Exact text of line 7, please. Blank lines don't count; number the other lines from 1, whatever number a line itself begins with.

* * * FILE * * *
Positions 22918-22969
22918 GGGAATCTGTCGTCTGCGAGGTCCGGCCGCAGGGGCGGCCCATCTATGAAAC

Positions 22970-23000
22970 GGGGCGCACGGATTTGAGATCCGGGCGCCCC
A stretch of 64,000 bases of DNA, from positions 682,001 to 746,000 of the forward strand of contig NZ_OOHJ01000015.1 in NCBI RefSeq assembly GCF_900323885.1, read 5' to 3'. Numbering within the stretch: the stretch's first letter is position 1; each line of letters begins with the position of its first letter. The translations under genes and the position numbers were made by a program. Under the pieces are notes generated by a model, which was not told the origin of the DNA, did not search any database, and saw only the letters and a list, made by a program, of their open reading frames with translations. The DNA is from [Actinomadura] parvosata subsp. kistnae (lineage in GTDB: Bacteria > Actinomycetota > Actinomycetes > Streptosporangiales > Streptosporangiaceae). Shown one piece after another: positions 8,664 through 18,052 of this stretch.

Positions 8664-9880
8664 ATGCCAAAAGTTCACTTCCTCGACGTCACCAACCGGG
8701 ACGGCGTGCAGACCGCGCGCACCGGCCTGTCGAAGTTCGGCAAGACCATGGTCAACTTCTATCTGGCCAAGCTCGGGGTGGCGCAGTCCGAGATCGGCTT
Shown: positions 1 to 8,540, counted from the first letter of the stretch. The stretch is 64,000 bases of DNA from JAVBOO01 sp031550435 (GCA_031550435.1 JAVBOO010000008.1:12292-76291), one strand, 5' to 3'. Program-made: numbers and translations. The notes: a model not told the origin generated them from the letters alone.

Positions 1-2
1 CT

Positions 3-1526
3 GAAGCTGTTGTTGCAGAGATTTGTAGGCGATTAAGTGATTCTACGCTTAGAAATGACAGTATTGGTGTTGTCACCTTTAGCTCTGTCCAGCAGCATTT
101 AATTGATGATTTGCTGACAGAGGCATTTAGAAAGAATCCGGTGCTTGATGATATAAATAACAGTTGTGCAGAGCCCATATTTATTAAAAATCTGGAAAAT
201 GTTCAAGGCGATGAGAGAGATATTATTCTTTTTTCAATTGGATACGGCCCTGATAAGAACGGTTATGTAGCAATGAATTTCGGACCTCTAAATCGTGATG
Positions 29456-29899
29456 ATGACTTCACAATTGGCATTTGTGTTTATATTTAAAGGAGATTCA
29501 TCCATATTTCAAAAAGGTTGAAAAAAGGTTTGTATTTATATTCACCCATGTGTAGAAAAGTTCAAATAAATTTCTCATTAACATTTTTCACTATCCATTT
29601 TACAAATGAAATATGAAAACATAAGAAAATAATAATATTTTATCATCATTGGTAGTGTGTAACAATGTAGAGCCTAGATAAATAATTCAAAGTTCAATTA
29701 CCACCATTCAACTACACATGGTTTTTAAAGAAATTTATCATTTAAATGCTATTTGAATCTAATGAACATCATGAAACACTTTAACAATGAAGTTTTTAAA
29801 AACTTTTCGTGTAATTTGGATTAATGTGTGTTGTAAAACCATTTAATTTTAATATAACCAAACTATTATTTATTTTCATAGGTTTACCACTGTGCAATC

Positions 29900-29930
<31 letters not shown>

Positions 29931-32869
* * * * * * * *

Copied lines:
8664 ATGCCAAAAGTTCACTTCCTCGACGTCACCAACCGGG